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Deciphering Nature's Fingerprints

Published: 11-24-2010
Source: JILA Scientific Communications

Artist’s drawing of the molecular fingerprinting system. A frequency comb laser emitting many colors probes a gas mixture to identify its constituents. To identify the molecules and measure their concentrations, the Ye group analyzes the amounts of specific colors absorbed by the gas mixture. Credit: Brad Baxley

Fellow Jun Ye’s group has enhanced the molecular fingerprinting technique with the development of a mid-infrared (mid-IR) frequency comb.  The new rapid-detection technique can now identify traces of a wider variety of molecules found in mixtures of gases. It offers many advantages for chemical analysis of the atmosphere, climate science studies, and the detection of suspicious substances. In addition, planning is already underway for clinical trials of a noninvasive medical breath analyzer that incorporates technique (See JILA Light & Matter, Spring 2008).

The new trace gas detection system was developed by former research associate Florian Adler, who worked with research associates Piotr Maslowski and Aleksandra Foltynowicz, graduate students Kevin Cossell and Travis Briles, Fellow Jun Ye, and a colleague from IMRA American, Inc.

With the new mid-IR frequency comb as a source of light, the range of the molecular fingerprinting technique has been extended into spectral regions that cover frequencies associated with fundamental vibrations of many organic molecules (containing carbon and hydrogen atoms). As a result, the technique can now identify more molecules and at lower concentrations.

The comb is generated by an ultrafast laser that emits tens of thousands of different colors of light of specific frequencies that can be precisely measured. When comb light passes through a mixture of gases, different chemicals absorb different colors of the light. By analyzing which colors are absorbed and in what amounts, the researchers can determine the identity and concentration of the different molecules in a mixture. In a test of the new system, Adler and his colleagues measured the spectra of a dozen organic molecules, including the “greenhouse” gases methane, carbon dioxide, and nitrous oxide; air pollutants isoprene and formaldehyde; and two molecules probed in human breath analysis: ethane (a sign of asthma) and methanol (an indicator of kidney failure).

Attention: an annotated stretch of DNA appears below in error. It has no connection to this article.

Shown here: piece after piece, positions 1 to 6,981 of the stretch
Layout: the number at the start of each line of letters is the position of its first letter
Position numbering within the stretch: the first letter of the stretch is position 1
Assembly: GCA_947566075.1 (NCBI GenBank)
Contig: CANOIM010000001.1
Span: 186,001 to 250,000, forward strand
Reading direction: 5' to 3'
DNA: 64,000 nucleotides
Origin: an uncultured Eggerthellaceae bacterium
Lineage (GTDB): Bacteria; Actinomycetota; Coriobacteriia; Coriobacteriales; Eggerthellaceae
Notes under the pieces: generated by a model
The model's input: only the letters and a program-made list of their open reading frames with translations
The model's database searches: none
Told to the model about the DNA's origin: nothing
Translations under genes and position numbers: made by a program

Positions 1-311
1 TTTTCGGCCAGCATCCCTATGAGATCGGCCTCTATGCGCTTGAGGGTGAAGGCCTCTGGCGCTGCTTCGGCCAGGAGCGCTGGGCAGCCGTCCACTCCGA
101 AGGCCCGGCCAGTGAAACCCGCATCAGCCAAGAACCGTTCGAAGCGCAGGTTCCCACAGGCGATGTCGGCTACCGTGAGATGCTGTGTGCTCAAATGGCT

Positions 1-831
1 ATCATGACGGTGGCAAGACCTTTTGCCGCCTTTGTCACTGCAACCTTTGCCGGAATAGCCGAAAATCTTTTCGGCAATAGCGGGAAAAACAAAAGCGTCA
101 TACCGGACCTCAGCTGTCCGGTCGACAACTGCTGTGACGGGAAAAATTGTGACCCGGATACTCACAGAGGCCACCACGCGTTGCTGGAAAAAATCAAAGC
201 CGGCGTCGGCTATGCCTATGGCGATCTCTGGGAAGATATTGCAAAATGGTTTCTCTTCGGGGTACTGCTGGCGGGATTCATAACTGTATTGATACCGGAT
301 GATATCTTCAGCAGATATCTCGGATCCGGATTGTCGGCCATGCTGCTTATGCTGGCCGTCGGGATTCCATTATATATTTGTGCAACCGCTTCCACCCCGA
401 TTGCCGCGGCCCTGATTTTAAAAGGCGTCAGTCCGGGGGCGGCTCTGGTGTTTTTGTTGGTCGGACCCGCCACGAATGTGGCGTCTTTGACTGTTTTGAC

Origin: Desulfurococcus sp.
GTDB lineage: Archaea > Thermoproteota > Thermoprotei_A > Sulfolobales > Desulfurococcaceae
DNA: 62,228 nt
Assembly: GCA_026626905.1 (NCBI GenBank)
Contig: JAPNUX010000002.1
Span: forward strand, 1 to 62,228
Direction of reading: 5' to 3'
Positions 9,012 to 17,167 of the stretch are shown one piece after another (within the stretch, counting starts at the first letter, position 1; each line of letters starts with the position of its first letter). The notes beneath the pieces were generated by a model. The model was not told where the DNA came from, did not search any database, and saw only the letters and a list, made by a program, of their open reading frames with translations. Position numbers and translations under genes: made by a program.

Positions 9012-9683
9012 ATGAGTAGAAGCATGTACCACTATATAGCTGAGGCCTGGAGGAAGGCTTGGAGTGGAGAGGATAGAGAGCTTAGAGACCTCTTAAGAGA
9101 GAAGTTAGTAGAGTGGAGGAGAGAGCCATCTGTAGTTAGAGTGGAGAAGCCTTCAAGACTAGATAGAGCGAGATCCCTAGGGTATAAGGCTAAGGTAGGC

The new laser uses an optical parametric oscillator, or OPO, to shift the light from a near-IR frequency comb to the mid-IR. By combining the OPO-based laser with conventional Fourier-transform infrared spectroscopy (FTIR), Adler and his colleagues were able to devise a system that was much faster than conventional FTIR spectrometers. Their technique can identify and measure the concentrations of many molecules in less than one minute, as compared to hours. This speed is crucial for many practical applications.

The Ye group is now looking to extend the reach of frequency combs to wavelengths centered around 10 µm and probe another key region for molecular fingerprinting. Fellow David Nesbitt is particularly excited with this prospect as he foresees exciting scientific opportunities for exploring a whole new landscape with high resolution comb sources.  The group is also planning to work on modifying the equipment to make it portable — a key feature for such practical applications as airborne or satellite-based chemical analysis of the atmosphere. - Julie Phillips

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